Do You Need a Surge Protector?

If you look around at your house, many appliances are "unsung heroes" as they keep your home and family safe, perhaps without you even realizing it. Just a few of these things include smoke and carbon monoxide detectors, security systems, deadbolt locks, updated wiring, and surge protectors. You likely don't spend a great deal of time mulling over these safety features, but that's ultimately the point. You don't have to think about the presence of carbon monoxide, the danger of an unlocked door, or power surges because you have systems in place that make sure you're covered. Thanks to surge protectors, you have one less concern when it comes to electricity. 

What is a Surge Protector?

You likely have at least one in your home, and you may not even know it! Essentially, all of your appliances use up to 120 volts of electricity. This is the standard across the board in American homes, and anything that exceeds 120 volts poses a danger to your appliances and your home. When there is a power surge, a surge protector effectively diverts extra voltage to ensure that your appliances maintain a consistent power level. Depending on the appliance or device, a power surge could render your tv unusable or even wipe out all of the data on your computer. 

Surges can be caused by faulty wiring, tripped circuit breakers, power line surges, lightning, and more. Many of these things aren't predictable or preventable, which makes these devices even more important! 

What People Should Know About Surge Protectors 

  1. A new electrical code (released in 2021) now requires all "dwelling units" being built to have a surge protector installed in the electrical panel. In the 21st century, houses are equipped with more electronic devices than ever, making a whole house surge protector even more important.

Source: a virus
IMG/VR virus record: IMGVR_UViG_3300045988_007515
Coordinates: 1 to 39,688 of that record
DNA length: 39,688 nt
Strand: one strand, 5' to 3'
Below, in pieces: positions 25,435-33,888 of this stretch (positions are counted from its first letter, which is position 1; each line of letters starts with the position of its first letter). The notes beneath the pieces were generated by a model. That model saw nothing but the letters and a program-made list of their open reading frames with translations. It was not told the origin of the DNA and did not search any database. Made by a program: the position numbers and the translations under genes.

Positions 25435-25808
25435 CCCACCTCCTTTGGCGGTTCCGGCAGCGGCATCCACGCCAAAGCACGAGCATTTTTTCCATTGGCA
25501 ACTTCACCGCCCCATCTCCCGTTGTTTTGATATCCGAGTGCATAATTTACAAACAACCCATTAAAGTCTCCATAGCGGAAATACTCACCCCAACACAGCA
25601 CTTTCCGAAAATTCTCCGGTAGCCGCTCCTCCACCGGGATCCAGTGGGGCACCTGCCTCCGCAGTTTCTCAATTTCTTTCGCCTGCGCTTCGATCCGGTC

2. If you use a power strip + surge protector combo, it's important to note that these devices may not stand the test of time. They should be inspected to ensure that wire covers aren't damaged, wires aren't frayed, and that the cord generally looks like it's in good condition. If there isn't any obvious damage, these devices typically last 3-5 years. It may be time to get a new surge protector if yours is over 5 years old.
  3. Clamping voltage is important because it measures the amount of voltage a surge protector permits to pass through during a surge event. You want a surge protector with a clamping voltage below 400 volts for your home to ensure that power is diverted before damage is caused to your appliances. Similarly, you want your unit to have a response time of 1 nanosecond or faster to ensure power is diverted quickly.
  4. Though surge protectors are extremely helpful, it may be most beneficial to unplug your appliances completely in extreme electrical events to make sure the protectors don't have to overextend themselves. This can save your appliances and your surge protector.

If you're planning on building a home soon, you will be covered under the update to the electrical code, but if you're in an older home, you may want to start investing in surge protectors! 

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